Can shiny new plant technology solve the underlying system inefficiencies known as the “hidden factory?” The Six Sigma Institute identifies the hidden valley as a set of activities in the manufacturing process that result in reduction of quality or efficiency and is not known to managers or others seeking to improve the process.”
Most of us know these problems as workarounds, lost orders, late delivery, excess inventory, long set-ups, and lost customer loyalty. This collective operating dysfunction works as an undercurrent to the improved efficiencies that come from advanced manufacturing technology. Added together, these inefficiencies can decrease optimal plant output by 30%.
The Insidious Hidden Factory
In the race to implement new manufacturing technologies and systems, such as the Industrial Internet of Things, it is often forgotten that factories and operations already have systems in place—and the inner workings of these systems tend to actively resist any change forced upon them. So says John Carrier, senior lecturer of system dynamics at the MIT Sloan School of Management . He notes that the "hidden factory" that results from counterproductive and unpredictable old and new technologies will, over time, results in an unknown “process" that delivers defect-laden products behind schedule.
Advanced plant technology used to be the bailiwick of specialized plants. Now, smart technology and it’s promise of increased efficiency is affordable to even the smallest factories. “What has happened, is the cost to wire things up and communicate has dropped three orders of magnitude. We’ve been connecting equipment in chemical and nuclear plants for a long time, and now that the barrier of cost has been removed, most plants are adding technology,” Carrier told Design News . “So, what happens after cost drops? You get everything talking to each other and you find your current system is a great barrier.”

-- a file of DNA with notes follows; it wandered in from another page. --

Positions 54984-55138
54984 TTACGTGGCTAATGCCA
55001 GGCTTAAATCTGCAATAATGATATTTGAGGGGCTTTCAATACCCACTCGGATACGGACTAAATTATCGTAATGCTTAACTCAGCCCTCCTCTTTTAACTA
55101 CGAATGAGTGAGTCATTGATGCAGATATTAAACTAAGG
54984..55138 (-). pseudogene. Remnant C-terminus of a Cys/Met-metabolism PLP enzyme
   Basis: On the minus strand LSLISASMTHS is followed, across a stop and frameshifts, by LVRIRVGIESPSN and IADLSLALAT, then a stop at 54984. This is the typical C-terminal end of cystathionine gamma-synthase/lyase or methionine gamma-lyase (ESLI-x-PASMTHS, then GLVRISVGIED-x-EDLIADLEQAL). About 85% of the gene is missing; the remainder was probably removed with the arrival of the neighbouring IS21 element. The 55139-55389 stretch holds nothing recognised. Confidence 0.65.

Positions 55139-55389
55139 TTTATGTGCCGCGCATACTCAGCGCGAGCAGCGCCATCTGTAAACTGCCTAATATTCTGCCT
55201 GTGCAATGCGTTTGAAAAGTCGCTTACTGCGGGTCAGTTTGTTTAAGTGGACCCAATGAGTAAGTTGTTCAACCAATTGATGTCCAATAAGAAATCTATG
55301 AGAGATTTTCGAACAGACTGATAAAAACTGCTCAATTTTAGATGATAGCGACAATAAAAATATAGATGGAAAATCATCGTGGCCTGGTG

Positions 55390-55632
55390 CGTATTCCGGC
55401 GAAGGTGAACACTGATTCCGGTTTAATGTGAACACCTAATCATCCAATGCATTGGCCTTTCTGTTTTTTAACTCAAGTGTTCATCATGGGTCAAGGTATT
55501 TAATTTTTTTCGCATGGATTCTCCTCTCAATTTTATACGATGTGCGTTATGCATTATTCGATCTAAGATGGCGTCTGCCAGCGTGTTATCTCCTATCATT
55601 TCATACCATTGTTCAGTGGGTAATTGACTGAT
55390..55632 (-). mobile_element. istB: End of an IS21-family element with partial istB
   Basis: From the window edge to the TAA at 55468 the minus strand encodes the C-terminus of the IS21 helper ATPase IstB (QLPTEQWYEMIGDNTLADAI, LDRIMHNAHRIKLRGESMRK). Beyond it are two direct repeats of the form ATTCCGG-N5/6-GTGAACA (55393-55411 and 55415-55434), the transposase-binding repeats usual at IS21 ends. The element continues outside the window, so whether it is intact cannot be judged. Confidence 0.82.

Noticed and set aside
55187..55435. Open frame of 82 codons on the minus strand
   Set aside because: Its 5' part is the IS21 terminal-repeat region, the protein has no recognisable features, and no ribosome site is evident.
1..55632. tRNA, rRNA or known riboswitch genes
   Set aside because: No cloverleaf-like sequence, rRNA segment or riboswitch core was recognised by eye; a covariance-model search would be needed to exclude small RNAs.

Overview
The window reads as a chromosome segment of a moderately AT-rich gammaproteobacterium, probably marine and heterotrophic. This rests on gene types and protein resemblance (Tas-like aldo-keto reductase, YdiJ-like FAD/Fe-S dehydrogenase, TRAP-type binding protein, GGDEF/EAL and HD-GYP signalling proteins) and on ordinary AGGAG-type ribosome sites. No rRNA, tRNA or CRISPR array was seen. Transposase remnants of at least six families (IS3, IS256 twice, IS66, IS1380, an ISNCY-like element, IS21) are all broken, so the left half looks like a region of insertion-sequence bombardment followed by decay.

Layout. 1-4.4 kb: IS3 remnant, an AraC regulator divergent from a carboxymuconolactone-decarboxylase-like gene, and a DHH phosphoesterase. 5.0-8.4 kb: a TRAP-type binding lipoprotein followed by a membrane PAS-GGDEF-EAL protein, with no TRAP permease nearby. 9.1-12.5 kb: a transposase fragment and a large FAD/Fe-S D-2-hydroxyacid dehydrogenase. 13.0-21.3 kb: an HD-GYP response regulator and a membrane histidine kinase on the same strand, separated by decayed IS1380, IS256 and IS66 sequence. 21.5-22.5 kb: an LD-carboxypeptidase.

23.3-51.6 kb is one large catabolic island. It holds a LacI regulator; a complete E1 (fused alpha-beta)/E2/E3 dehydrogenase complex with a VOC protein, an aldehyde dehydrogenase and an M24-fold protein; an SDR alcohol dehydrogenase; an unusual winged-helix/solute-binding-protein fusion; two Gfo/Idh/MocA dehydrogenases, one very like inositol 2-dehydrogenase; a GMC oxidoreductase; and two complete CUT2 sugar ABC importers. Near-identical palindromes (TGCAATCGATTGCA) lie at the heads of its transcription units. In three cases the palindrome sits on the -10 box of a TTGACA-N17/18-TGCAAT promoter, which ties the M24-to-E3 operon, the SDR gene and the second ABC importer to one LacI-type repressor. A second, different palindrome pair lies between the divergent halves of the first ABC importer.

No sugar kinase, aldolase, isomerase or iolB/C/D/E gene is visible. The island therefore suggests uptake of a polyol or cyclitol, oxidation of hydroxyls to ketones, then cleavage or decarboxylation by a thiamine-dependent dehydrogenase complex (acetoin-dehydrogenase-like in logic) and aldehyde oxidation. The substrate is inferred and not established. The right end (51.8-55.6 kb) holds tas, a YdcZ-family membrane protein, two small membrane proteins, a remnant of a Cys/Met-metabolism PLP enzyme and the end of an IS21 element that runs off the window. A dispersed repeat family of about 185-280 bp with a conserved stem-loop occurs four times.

Technology Won’t Cure a Bad System
While new technology won’t necessarily eliminate underlying inefficiencies in plant systems, it can bring them to light. “When you wire things up and get the data, you’re going to learn things you didn’t want to know,” said Carrier. “The technology is new, but systems never change. All the difficulties people have had from building the pyramids to installing SAP are the same. As long as you have more than five people and you’re doing tasks in sequence, you’re going to have problems.”
The most direct way to discover hidden and costly problems is to measure everything. New tech can help with measurement. “The first benefit of connectivity is visibility into how your system is run. You’ll start measuring what’s going wrong. That’s a huge factor in revealing the hidden factory,” said Carrier. “But if you’re not careful in how you implement the new technology, the old system will reject it.”
Even with measurement, hidden-factory excesses can stay stubbornly in place. “If you can’t measure it, you can ‘t get rid of it. Yet the measurements have a